United States District Court, D. South Dakota, Central Division
OPINION AND ORDER ON MOTION TO CONTACT
ROBERTO A. LOUNGE UNITED STATES DISTRICT JUDGE.
5, 2017, after a jury trial, the jury in this case found
Defendant Lawrence Oakie not guilty of aggravated sexual
abuse of a child. Doc. 71. Oakie's attorney has now moved
for permission to contact the jurors. Doc. 78.
Local Rule 47.2, entitled "RESTRICTION ON INTERVIEWING
JURORS, " states: "No one may contact any juror
before or during the juror's service on a case. The
parties, their lawyers and anybody acting on their behalf
must seek and obtain permission from the district judge who
tried the case before contacting a juror after the juror
served on the case." D.S.D. Civ. LR 47.2. District
courts have wide discretion when deciding whether to allow
litigants to contact jurors after trial. United States v.
Booker. 334 F.3d 406, 416 (5th Cir. 2003); McCabe v.
Macaulav. No. 05-CV-73-LRR, 2008 WL 5070706, at *1 (N.D.
Iowa Nov. 25, 2008); 3 Jack B. Weinstein & Margaret A.
Berger, Weinstein's Federal Evidence §
606.05[C] (2d ed. 1997). As a general rule, federal courts
disfavor post-trial interviews of jurors. See United
States v. Self. 681 F.3d 190, 199 (3d Cir. 2012);
United States v. McDougal 47 F.Supp.Case
3:16-cr-30066-RAL Document 79 Filed 05/10/17 Page 2 of 4
PageID #: 214 2d 1103, 1104 (E.D. Ark. 1999); Weinstein &
Berger, supra, § 606.06 ("The federal
courts are notoriously reluctant to permit either informal
post-verdict interviews with or testimony from discharged
jurors."). The reasons for this disfavor include
protecting jurors from harassment, preserving jurors'
freedom of deliberation, preventing jury tampering, and
increasing the certainty of verdicts. Pall v.
Coffin. 970 F.2d 964, 972 (1st Cir. 1992); Wilkerson
v. Amco Corp.. 703 F.2d 184, 85-86 (5th Cir.
1983);Weinstein & Berger, supra. §
typically deny a litigant's request to interview jurors
post-verdict absent a threshold showing of an outside,
intrusion into the jury process. United States v.
Wright, 506 F.3d 1293, 1303 (10th Cir. 2007) ("This
court has held that a trial, judge is well within his
discretion in denying leave to inquire of jurors where there
was no claim of external interference with the
process."); Booker, 334 F.3d at 416 ("A
trial court's decision to deny an attorney's request
for post-trial interviews is reviewed for abuse of
discretion. Only when there is a showing of illegal or
prejudicial intrusion into the jury process will the court
sanction such an inquiry.") (internal citations
omitted); McElroy by McElrov v. Firestone Tire &
Rubber Co., 894 F.2d 1504, 1511 (11th Cir. 1990)
(holding that denial of post-verdict motion to interview
jurors was not an abuse of discretion where moving party did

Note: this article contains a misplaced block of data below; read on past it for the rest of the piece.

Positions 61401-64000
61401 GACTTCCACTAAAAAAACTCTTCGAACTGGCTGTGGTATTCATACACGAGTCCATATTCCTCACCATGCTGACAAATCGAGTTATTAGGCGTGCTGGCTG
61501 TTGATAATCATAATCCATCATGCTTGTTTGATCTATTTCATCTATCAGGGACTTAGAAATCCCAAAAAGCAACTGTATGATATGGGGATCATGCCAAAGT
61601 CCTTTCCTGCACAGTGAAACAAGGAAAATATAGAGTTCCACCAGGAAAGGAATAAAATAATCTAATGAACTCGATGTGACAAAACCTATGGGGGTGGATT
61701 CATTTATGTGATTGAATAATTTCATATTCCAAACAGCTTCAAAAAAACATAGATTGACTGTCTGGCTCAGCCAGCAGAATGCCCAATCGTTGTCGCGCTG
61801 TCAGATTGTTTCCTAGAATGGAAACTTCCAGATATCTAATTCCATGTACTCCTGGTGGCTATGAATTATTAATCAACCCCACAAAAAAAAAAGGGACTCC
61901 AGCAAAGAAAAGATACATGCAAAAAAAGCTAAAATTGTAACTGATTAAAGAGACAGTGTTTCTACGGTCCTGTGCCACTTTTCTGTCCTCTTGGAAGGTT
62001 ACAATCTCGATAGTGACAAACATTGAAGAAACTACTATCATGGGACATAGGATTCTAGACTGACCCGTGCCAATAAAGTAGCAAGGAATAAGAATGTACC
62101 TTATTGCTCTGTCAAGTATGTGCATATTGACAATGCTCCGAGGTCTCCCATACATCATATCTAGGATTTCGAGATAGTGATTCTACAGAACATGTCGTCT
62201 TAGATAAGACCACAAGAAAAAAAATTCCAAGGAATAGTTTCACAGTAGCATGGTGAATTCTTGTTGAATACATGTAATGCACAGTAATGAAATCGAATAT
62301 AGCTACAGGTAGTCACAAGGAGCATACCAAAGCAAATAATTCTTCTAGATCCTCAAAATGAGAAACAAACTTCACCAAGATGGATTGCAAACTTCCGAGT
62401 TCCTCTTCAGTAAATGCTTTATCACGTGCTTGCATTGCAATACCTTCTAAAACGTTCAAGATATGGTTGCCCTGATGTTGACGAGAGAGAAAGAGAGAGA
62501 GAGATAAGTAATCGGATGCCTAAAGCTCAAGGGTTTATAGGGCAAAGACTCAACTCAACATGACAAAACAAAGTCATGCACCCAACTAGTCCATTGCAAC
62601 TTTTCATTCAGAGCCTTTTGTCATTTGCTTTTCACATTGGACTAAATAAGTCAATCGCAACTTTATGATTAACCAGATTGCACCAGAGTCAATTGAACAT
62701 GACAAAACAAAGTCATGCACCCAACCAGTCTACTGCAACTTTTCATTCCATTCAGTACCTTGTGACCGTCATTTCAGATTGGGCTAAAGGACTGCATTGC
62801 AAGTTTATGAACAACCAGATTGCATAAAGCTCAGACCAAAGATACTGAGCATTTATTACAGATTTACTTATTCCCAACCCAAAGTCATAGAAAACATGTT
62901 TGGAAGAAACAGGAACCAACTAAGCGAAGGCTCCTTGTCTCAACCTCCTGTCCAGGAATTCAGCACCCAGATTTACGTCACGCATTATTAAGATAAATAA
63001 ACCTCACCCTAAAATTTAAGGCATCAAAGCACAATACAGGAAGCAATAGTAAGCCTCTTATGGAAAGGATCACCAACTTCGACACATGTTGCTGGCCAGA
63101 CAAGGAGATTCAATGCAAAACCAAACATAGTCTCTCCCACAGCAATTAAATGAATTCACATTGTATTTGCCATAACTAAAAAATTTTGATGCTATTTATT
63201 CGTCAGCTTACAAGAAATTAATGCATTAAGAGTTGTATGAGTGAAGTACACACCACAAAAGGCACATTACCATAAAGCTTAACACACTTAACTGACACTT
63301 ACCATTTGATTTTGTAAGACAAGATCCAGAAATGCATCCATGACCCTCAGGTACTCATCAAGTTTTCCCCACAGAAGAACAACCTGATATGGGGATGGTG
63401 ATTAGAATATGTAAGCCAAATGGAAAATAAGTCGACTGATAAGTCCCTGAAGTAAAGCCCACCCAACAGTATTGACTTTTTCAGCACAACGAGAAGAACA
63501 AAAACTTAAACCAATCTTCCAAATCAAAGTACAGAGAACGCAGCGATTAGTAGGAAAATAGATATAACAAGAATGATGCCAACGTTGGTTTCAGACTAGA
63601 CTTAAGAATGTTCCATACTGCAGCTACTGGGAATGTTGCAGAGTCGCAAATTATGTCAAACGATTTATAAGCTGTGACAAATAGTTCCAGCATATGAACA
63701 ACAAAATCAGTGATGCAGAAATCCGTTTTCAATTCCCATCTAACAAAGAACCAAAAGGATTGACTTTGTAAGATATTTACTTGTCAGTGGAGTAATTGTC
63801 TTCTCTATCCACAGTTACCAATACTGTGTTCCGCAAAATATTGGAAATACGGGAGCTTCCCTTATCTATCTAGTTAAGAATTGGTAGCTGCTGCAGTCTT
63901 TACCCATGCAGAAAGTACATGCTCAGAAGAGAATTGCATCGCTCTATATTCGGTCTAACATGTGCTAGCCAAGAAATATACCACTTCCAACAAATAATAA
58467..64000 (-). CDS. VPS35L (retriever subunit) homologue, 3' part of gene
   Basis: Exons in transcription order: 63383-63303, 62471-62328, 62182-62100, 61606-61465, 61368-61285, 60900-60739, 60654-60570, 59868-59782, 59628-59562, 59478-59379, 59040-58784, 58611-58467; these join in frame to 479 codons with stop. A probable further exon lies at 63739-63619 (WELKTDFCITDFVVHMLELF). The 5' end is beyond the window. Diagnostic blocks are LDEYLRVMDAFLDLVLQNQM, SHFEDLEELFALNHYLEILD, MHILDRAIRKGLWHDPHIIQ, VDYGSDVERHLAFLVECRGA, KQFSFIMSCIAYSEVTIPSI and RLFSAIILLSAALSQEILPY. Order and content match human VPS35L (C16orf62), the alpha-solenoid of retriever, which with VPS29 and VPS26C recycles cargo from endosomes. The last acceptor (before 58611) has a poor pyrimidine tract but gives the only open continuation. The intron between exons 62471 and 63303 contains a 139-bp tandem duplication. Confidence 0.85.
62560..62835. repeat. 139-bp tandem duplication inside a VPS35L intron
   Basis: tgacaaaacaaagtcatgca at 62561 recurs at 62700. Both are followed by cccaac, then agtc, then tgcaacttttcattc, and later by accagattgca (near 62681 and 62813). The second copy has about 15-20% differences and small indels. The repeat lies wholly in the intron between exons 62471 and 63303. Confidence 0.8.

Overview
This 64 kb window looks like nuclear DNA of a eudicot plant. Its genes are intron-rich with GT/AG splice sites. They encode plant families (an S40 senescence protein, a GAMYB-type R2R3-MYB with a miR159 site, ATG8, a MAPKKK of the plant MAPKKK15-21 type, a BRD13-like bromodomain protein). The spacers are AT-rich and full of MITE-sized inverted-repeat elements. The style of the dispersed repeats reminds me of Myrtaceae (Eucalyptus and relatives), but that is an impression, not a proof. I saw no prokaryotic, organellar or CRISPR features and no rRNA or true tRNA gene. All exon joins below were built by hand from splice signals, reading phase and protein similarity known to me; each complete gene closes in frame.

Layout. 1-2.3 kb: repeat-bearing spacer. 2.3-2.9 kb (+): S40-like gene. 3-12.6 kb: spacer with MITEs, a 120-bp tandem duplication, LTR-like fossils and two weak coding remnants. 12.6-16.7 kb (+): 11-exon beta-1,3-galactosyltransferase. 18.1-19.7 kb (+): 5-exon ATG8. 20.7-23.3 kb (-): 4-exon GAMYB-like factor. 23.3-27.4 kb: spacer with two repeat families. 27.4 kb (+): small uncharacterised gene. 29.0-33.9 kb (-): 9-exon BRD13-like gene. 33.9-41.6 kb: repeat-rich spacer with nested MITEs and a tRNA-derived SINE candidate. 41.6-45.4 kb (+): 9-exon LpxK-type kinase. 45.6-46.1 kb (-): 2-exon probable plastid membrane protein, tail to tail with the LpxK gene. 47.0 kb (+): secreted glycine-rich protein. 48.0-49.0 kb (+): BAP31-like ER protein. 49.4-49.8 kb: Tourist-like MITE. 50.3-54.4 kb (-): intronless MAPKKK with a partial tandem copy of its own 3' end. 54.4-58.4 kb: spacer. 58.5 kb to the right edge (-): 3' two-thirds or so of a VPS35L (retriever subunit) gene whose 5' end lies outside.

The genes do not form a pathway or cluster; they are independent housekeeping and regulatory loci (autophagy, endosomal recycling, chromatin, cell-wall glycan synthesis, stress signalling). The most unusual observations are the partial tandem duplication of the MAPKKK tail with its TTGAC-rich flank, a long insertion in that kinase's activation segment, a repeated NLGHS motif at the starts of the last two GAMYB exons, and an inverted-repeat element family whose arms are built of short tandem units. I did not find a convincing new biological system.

not allege that any prejudicial information or outside
influence was brought to bear on the jury); McCabe,
2008 WL 5070706, at *2 (denying motion to interview jurors
because moving party did not make a preliminary showing that
members of the jury either learned of any extraneous
prejudicial information or that outside influences were
brought to bear upon them); Allen v. United States,
No. 4:07CV00027 ERW, 2008 WL 80061, at *1 (E.D. Mo. Jan. 4,
2008) (same): Economou v. Little, 850 F.Supp. 849,
852 (N.D. Cal. 1994) ("Most federal courts deny requests
to conduct post-verdict interviews of jurors unless there is
a proper preliminary showing of likely juror misconduct or
witness incompetency."); see also United States-v.
Eagle, 539 F.2d 1166, 1170 (8th Cir. 1976) (holding that
defendant had no right to subpoena jurors after trial when he
had not made "specific allegations that any of them
engaged in overt improper acts susceptible of proof).
Oakie has not made any preliminary showing that there was an
outside intrusion into the jury process. Indeed, there would
be no reason for him to do so as he was acquitted of all
charges. Instead, Oakie's motion states that he wants to
contact the jurors "regarding their thoughts and
opinions of the trial." Doc. 78; Such a
request is well within this Court's discretion to deny.
See Haeberle v. Texas Int'l Airlines, 739 F.2d
1019 (5th Cir. 1984) ("The first-amendment interests of
both the disgruntled litigant and its counsel in order to
satisfy their curiosity and improve their advocacy are
limited. We agree with the district court's implicit
conclusion that those interests are not merely balanced but
plainly outweighed by the jurors' interest in privacy and
the public's interest in well-administered
justice."); McDougal, 47 F.Supp.2d at 1105 (declining
government's motion to interview jurors after mistrial
where stated purpose of interview was to determine whether to
retry case); Olsson v. A.O. Smith Harvestore Prods..
Inc., 696 F.Supp. 411, 412 (S.D. Ind. 1986)
("Absent a showing of evidence of juror impropriety, an
attorney is not permitted to invade the province of the jury
room for the purpose of improving his skills as a trial
lawyer by ascertaining from the jurors which facets of the
trial influenced their verdict."). Nevertheless, this
Court may allow Oakie some limited contact with the jury,
provided that the contact does not harass the jurors or
invade their freedom of deliberation. To that end, Oakie
should submit to this Court the questions he plans on asking
the jurors. If this Court approves of the questions, a
representative of Oakie will be free to contact the jurors,
as long as any contact with the jurors is prefaced with an
explanation that the jurors are not required to answer any
questions and can terminate the conversation at any time.
reasons stated above, it is hereby
that Oakie file with this Court a list of the questions he
intends to ask the jurors if he in fact wants to ...